Every once in a while, one of your chickens will get it in into her head to hatch some eggs. ‘But I don’t even have a rooster!’ we hear you say. It doesn’t matter! Chooks aren’t afraid of taking on mission impossible. And while we’re all for following your dreams, the broody dream is a self-destructive one: a broody hen won’t eat or drink properly, and will generally neglect her own health following this futile instinct. Of course, if you do have some fertilised eggs on hand, then a broody hen is an excellent way to incubate them. If that’s the case, you’ll want to be able to identify a broody hen to be their mum!Broodiness is eggs-tremely common in summer, and much more common in certain breeds (Silkies, Cochins, Orpingtons) than in others. It’s especially uncommon in commercial layers like Isa Browns. However, just because it’s summer and you have a Silkie chicken doesn’t mean you have a broody girl - check for the following signs:
Your chicken refuses to move from her nest (usually the nesting box). She’ll get up at most once or twice a day, usually to eat or drink a little. If you take her away from the nesting box, she’ll run straight back.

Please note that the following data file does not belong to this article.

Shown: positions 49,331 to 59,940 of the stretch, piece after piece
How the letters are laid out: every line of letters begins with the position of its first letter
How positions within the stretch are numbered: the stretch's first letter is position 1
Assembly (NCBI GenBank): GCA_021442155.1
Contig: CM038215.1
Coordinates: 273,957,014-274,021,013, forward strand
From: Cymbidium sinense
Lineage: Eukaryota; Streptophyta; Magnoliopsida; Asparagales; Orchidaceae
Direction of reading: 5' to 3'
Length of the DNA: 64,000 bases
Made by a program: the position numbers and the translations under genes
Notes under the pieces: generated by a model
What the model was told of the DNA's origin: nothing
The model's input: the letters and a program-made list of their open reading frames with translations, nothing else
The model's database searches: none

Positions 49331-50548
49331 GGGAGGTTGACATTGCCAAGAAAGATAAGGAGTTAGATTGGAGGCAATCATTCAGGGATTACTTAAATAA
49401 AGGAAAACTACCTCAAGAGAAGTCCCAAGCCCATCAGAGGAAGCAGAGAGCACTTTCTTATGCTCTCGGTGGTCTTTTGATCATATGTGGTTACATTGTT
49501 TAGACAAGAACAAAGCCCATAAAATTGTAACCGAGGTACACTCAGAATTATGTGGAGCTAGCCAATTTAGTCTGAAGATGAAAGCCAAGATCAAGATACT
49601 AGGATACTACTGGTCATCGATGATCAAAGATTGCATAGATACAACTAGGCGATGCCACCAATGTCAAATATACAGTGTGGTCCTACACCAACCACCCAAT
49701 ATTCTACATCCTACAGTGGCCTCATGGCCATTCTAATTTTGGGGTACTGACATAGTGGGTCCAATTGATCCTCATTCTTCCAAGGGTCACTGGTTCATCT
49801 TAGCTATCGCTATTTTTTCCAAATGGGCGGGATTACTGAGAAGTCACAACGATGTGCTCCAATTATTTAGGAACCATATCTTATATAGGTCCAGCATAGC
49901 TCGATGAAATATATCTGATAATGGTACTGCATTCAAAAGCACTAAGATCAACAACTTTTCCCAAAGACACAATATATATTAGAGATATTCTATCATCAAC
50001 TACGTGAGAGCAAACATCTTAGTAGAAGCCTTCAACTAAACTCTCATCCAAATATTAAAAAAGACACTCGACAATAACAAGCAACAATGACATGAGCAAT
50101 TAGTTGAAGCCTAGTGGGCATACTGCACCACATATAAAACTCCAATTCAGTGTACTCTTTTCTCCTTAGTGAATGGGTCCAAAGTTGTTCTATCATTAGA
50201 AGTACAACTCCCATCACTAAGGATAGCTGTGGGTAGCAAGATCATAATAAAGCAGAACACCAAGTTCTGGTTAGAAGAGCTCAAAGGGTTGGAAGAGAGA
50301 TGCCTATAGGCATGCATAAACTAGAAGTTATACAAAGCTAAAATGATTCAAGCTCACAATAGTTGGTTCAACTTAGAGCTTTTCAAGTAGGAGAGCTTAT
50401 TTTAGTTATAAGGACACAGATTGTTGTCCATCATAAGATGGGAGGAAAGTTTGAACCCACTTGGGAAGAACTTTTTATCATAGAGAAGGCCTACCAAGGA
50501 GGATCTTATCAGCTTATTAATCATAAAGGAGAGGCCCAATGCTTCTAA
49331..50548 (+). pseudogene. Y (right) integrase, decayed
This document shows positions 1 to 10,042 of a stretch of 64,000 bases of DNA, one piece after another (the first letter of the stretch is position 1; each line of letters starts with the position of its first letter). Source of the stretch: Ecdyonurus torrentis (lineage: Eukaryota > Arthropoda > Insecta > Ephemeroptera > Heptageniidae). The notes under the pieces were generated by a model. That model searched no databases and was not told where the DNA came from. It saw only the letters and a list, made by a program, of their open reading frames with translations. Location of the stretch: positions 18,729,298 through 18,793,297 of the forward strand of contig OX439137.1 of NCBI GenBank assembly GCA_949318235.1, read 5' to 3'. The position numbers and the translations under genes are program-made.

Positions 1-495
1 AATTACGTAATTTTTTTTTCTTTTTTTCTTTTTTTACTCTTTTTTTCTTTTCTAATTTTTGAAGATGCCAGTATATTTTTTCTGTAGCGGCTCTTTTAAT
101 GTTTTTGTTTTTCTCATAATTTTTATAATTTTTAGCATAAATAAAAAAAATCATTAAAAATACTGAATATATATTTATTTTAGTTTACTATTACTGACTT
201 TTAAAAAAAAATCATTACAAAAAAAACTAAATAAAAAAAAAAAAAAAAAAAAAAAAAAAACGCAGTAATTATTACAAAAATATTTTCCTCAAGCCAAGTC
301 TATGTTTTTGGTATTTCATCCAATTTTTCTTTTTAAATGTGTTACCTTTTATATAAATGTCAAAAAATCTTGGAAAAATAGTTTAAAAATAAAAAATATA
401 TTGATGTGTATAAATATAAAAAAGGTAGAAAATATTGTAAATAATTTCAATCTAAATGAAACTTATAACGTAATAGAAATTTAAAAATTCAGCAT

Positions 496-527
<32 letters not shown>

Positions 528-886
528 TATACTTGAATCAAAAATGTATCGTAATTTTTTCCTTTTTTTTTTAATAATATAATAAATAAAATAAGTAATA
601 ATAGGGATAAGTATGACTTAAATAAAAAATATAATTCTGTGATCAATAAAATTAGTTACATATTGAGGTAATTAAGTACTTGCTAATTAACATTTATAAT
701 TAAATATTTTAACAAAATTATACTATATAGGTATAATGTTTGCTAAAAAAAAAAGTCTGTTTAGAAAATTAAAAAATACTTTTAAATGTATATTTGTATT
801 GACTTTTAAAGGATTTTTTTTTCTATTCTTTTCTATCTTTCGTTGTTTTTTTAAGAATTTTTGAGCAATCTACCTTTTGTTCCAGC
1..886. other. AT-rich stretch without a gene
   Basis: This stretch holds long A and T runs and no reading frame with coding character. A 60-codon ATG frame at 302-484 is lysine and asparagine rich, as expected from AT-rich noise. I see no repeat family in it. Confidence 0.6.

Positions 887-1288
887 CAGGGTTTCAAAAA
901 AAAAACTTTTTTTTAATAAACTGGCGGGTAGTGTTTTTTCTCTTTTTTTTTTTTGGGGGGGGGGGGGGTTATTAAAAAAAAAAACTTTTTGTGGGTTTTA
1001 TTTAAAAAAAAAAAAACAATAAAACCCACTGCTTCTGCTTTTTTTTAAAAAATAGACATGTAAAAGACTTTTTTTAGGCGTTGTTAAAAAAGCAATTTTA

Your chicken is fluffed up like a giant pom pom. She will likely fluff up even more if touched.
A broody hen is an aggressive hen, so don’t be so quick to touch! Even the most gentle sweethearts might turn into growling mummas when broody. Yes, growling - expect to hear a low, threatening rumble if you try to take those eggs away.
Plucking out her own chest feathers. She’s doing everything she can to provide maximum warmth to her clutch of eggs.
Finally, a broody girl won’t lay eggs - she’s putting all her energy into keeping her body temperature cranked high, and doesn’t have any to spare for creating more bum nuts.